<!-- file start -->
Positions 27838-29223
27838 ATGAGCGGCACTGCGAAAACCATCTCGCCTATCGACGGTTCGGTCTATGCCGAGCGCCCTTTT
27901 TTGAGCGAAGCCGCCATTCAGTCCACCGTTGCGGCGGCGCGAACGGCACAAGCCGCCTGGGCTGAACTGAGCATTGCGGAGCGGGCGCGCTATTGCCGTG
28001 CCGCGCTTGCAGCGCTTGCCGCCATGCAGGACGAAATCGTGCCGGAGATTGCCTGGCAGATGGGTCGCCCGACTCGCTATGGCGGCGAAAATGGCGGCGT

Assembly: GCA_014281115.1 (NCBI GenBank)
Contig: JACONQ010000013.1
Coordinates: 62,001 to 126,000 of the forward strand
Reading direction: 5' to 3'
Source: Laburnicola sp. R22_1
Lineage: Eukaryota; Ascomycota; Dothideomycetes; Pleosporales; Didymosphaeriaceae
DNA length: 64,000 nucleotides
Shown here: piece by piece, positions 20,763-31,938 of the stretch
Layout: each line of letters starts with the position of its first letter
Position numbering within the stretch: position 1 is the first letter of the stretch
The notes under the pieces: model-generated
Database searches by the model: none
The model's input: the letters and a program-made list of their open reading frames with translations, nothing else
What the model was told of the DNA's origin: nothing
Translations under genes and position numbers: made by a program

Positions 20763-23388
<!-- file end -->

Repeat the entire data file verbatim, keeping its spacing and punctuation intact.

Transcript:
Positions 27838-29223
27838 ATGAGCGGCACTGCGAAAACCATCTCGCCTATCGACGGTTCGGTCTATGCCGAGCGCCCTTTT
27901 TTGAGCGAAGCCGCCATTCAGTCCACCGTTGCGGCGGCGCGAACGGCACAAGCCGCCTGGGCTGAACTGAGCATTGCGGAGCGGGCGCGCTATTGCCGTG
28001 CCGCGCTTGCAGCGCTTGCCGCCATGCAGGACGAAATCGTGCCGGAGATTGCCTGGCAGATGGGTCGCCCGACTCGCTATGGCGGCGAAAATGGCGGCGT

Assembly: GCA_014281115.1 (NCBI GenBank)
Contig: JACONQ010000013.1
Coordinates: 62,001 to 126,000 of the forward strand
Reading direction: 5' to 3'
Source: Laburnicola sp. R22_1
Lineage: Eukaryota; Ascomycota; Dothideomycetes; Pleosporales; Didymosphaeriaceae
DNA length: 64,000 nucleotides
Shown here: piece by piece, positions 20,763-31,938 of the stretch
Layout: each line of letters starts with the position of its first letter
Position numbering within the stretch: position 1 is the first letter of the stretch
The notes under the pieces: model-generated
Database searches by the model: none
The model's input: the letters and a program-made list of their open reading frames with translations, nothing else
What the model was told of the DNA's origin: nothing
Translations under genes and position numbers: made by a program

Positions 20763-23388